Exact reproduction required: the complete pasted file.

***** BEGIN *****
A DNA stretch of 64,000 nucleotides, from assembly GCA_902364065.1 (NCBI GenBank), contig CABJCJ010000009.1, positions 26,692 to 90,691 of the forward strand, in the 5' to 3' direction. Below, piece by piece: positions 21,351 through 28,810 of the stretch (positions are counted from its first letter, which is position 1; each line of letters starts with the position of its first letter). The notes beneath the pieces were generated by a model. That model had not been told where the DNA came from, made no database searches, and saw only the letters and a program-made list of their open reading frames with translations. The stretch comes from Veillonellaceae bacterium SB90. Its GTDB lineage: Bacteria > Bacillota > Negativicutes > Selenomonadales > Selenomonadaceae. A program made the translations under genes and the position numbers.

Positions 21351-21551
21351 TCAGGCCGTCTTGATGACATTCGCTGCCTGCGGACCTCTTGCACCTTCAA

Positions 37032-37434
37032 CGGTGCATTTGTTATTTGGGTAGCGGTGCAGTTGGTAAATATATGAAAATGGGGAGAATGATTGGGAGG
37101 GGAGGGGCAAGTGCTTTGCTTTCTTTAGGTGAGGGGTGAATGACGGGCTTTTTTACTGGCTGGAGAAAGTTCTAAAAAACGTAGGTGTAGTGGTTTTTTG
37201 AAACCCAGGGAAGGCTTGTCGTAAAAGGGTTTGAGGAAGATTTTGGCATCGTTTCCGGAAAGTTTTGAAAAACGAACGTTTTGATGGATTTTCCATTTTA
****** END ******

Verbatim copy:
A DNA stretch of 64,000 nucleotides, from assembly GCA_902364065.1 (NCBI GenBank), contig CABJCJ010000009.1, positions 26,692 to 90,691 of the forward strand, in the 5' to 3' direction. Below, piece by piece: positions 21,351 through 28,810 of the stretch (positions are counted from its first letter, which is position 1; each line of letters starts with the position of its first letter). The notes beneath the pieces were generated by a model. That model had not been told where the DNA came from, made no database searches, and saw only the letters and a program-made list of their open reading frames with translations. The stretch comes from Veillonellaceae bacterium SB90. Its GTDB lineage: Bacteria > Bacillota > Negativicutes > Selenomonadales > Selenomonadaceae. A program made the translations under genes and the position numbers.

Positions 21351-21551
21351 TCAGGCCGTCTTGATGACATTCGCTGCCTGCGGACCTCTTGCACCTTCAA

Positions 37032-37434
37032 CGGTGCATTTGTTATTTGGGTAGCGGTGCAGTTGGTAAATATATGAAAATGGGGAGAATGATTGGGAGG
37101 GGAGGGGCAAGTGCTTTGCTTTCTTTAGGTGAGGGGTGAATGACGGGCTTTTTTACTGGCTGGAGAAAGTTCTAAAAAACGTAGGTGTAGTGGTTTTTTG
37201 AAACCCAGGGAAGGCTTGTCGTAAAAGGGTTTGAGGAAGATTTTGGCATCGTTTCCGGAAAGTTTTGAAAAACGAACGTTTTGATGGATTTTCCATTTTA